I'm enjoying the book I'm reading on my kindle.No surprises there. A complaint I've heard all my life and still hear often (especially from my partner) is that I'm 'always reading,' always 'got my nose in a book.'
Although it's hard to put your nose in a kindle. I have found that when you read in bed and doze, the falling Kindle strikes your nose a far more destructive blow than a paper book. Wakes you up. This hasn't stopped me, though. The book I'm reading and thoroughly enjoying at the moment (despite the risk to my nose) is The Town House by Norah Lofts. I've just finished her similar Bless This House.
Bless This House was first published in 1954, before I was born. The Town House, first published in 1959, is the start of a trilogy, being followed by The House at Old Vine (1961) and The House at Sunset (1962).
|Bless This House by Norah Lofts|
The reader has an understanding that the characters lack. For instance, a girl living in the house during the 19th Century finds that a dreadful, paralysing sense of despair grips her whenever she goes near a window-seat in the Great Hall during daylight. If she enters the room at night, despair becomes terror. She doesn't understand it, but the reader knows who it was in an earlier century who first experienced that despair and left its mark on the house.
The Town House and its sequels take the same idea, of a house and the passing centuries, and extend it. The first book begins in 1391 and follows the building of 'the house at Old Vine,' the people who lived in it and the times they lived in. The final book tells of the house, still standing, in the 1950s which was, when Norah Lofts wrote it, the present day.
Born in 1904, in Norfolk, Norah Lofts came from a farming family - she said that all of her male relatives, for living memory, had been farmers. Her understanding of farming and the seasons, her love of the countryside's beauty are strong elements in her writing.
Each story is told in first-person narration and few of the characters, seen like this from the inside, are especially likeable or have noble motivations. Some are desperate in love, others vengeful, ambitious or selfish. In the next story we might meet them again, years older and seen through the eyes of a character from the next generation. We see how time has changed them and how they are judged by those around them. We, the readers, who know far more about them, may think that judgement too harsh or too kind.
Norah Lofts understood that no matter how hard some people work, no matter how much they hope or love or pray, the indifferent world goes on turning through its seasons and is not influenced by hard work, hope, prayer or love. What happens, happens - and if things turn out well for us, we think that it's our optimism or prayer or effort that made things fall that way. But it was simply luck; and for many other people, just like us, things went badly.
|The Town House by Norah Lofts|
But here I was, reading them on a nose-bruising kindle. When I first read them, let alone when Norah Lofts wrote them, I don't think anything like an e-reader was dreamed of even in Science Fiction. It was a time when people who actually worked in the computer industry predicted that there might be a world market for about twenty computers. This, of course, was when even the most excitingly modern computers were the size of a room and packed with big glass valves.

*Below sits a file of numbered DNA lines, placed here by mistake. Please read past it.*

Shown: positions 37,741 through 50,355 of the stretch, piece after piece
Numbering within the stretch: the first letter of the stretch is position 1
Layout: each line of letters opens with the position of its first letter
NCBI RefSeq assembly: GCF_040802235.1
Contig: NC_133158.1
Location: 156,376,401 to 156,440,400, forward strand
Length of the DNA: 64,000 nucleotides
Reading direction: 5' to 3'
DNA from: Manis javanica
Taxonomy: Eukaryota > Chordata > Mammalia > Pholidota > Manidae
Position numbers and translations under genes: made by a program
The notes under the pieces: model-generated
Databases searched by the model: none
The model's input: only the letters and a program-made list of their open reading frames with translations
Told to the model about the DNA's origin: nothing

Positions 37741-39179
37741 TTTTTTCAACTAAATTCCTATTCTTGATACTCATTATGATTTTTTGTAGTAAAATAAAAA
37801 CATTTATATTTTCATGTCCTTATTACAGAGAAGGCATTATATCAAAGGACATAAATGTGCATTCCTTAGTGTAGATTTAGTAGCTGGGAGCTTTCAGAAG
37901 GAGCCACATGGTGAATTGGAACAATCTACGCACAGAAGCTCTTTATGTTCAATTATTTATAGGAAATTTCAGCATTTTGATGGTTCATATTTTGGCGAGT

Now, I carry my little hand-held computer about with me from room to room, as I always used to carry a book - except that the kindle holds a whole bookcase of books. Reading on it has become as ordinary to me as switching on the light or filling my kettle at the tap - ordinary things which are also quite astonishing and trail a long history behind them.
I also publish on the kindle and that, too, has become quite ordinary to me even though I only began five years ago. How quickly miraculous things become mundane. When I began self-publishing, only five years ago, I was working in an university as a Royal Literary Fund Fellow. I remember students becoming excited when they spotted my kindle. "Is that one of those electric reading thingies?" I had to switch it on and show them how it worked. They were agog.
I remember reading my kindle in a pub as I waited for my agent. It was a rather posh pub on the outskirts of Oxford and a retired general type stage-whispered to his wife: "That lady has one of those e-book gadgets." And when I read it in a cafe, the waitress quizzed me about it: Was it easy to get books for it? Was it easy to download them? Only she wanted to encourage her sons to read and she thought they would read an ebook more readily than a paper one.
These days, who would notice an ebook - except perhaps to sneer at it for not being the latest smart phone?
My point? Only this: Time is always moving on through the centuries, just as Norah Lofts describes it moving over and through The Old Vine, first newly built and finally ancient and ruinous. Each generation that lives in it thinks themselves the very last cry in forward thinking and modernity - until the next generation comes along. And we, and we, my electrical friends, just by reading our favourite books on our favourite gadget, by self-publishing, by writing for this blog, we are making history too, in our time, for a while...
Susan Price's historical trilogy The Sterkarm Handshake, A Sterkarm Kiss and Sterkarm Tryst, can be found here.